Employers who are interested in hiring international students for placements or internships can contact Career Services at St. Lawrence College for assistance.

Yes, they are but they need to have a valid work permit.

International students can easily obtain a co-op work permit if:

  • they have a valid study permit
  • they have a letter from St. Lawrence College that confirms all students in the program need to complete work placements to get their degree. St. Lawrence College does not offer co-op options presently but is looking for prospective partnerships to do so. SLC’s work integrated learning does include placement options for students.
  • their co-op placement or internship totals 50% or less of their study program
  • During the COVID-19 outbreak, many international students are studying online from abroad. If possible, students in this situation can complete a Canadian work placement by working remotely from their home country without a co-op work permit.

Employers should ensure the proper procedures to hire international students are followed. First and foremost, it is important to verify that the international student applying for a job has legal authorization to work in Canada. The starting point is to confirm with the applicant that they hold a valid Study Permit or a Post Graduate Work Permit (PGWP). In order to make it easier for employers to hire international students, the following steps are recommended:

  • implement an internal policy for hiring international students/graduates and ensure the internal policy is communicated to the hiring managers and human resource departments.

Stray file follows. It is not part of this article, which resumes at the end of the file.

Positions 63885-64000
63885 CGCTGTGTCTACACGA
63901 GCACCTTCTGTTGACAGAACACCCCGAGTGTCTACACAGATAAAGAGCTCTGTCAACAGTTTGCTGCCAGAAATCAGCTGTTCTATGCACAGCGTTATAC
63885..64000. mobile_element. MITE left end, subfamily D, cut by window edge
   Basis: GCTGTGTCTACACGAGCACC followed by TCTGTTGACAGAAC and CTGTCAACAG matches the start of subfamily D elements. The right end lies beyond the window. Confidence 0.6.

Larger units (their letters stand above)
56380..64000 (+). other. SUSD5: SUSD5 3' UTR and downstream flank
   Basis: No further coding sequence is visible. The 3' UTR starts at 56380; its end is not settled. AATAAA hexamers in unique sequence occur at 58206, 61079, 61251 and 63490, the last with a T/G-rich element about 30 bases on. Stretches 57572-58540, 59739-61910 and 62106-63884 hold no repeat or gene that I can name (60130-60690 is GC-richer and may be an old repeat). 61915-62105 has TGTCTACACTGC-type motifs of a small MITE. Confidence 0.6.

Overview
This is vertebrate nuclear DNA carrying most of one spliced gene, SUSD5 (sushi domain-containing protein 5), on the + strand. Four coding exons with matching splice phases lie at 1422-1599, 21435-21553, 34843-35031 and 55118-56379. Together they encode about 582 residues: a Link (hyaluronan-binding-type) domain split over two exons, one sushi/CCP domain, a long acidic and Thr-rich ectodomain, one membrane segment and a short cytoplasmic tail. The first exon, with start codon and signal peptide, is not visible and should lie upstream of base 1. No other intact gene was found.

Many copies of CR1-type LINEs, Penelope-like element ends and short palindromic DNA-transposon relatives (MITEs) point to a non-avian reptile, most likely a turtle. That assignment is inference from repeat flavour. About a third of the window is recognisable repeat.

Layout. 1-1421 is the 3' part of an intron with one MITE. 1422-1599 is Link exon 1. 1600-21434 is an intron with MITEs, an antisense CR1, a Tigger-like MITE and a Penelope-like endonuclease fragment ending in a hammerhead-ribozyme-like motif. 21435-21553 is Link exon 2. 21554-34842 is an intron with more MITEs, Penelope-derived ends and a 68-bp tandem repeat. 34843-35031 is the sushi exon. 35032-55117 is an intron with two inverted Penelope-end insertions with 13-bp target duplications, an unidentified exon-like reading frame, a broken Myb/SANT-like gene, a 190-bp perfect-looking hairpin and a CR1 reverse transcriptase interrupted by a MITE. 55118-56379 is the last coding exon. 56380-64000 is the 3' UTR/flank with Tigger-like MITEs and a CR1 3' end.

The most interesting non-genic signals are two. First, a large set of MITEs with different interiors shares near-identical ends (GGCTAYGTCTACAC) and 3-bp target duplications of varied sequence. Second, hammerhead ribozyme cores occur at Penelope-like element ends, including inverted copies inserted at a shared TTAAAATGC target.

• request a copy of the applicant's Study Permit and Work Permit.
  • review the Study Permit to ensure there is a notation that authorizes the applicant to work in Canada pursuant to section 186(v) of the IRPR.
  • review the Work Permit to ensure that it is an open Work Permit and not a closed Work Permit tied to a previous employer.
  • review the Study Permit and Work Permit to ensure there is no special notation or condition that prevents the applicant from accepting the job offer. And
  • request an official letter from the applicant's designated learning institution (in our case, St. Lawrence College) confirming that the applicant is enrolled and is in good academic standing.
  • When in doubt, employers can contact our Career Services team.

Yes, there are. Some of the common examples include the following (this is not a complete list):

  • if the international student is on leave from studies, including school closures, then they cannot work during this period.
  • if the international student arrived in Canada before their program begins, then they cannot work until after they have commenced their classes.
  • if the international student has completed their program in Canada and received their final marks, then they must stop working in Canada until after they have submitted their Post Graduate Work Permit (PGWP) application. Depending on when the PGWP application was submitted, the international student may need to wait for the Work Permit to be issued before they can commence work in Canada.

Employers interested in hiring international students can reach out to St. Lawrence College Career Services. Employment Ontario Centres can assist employers with hiring international job seekers who have moved to Canada for reasons other than studying. Here are some useful links: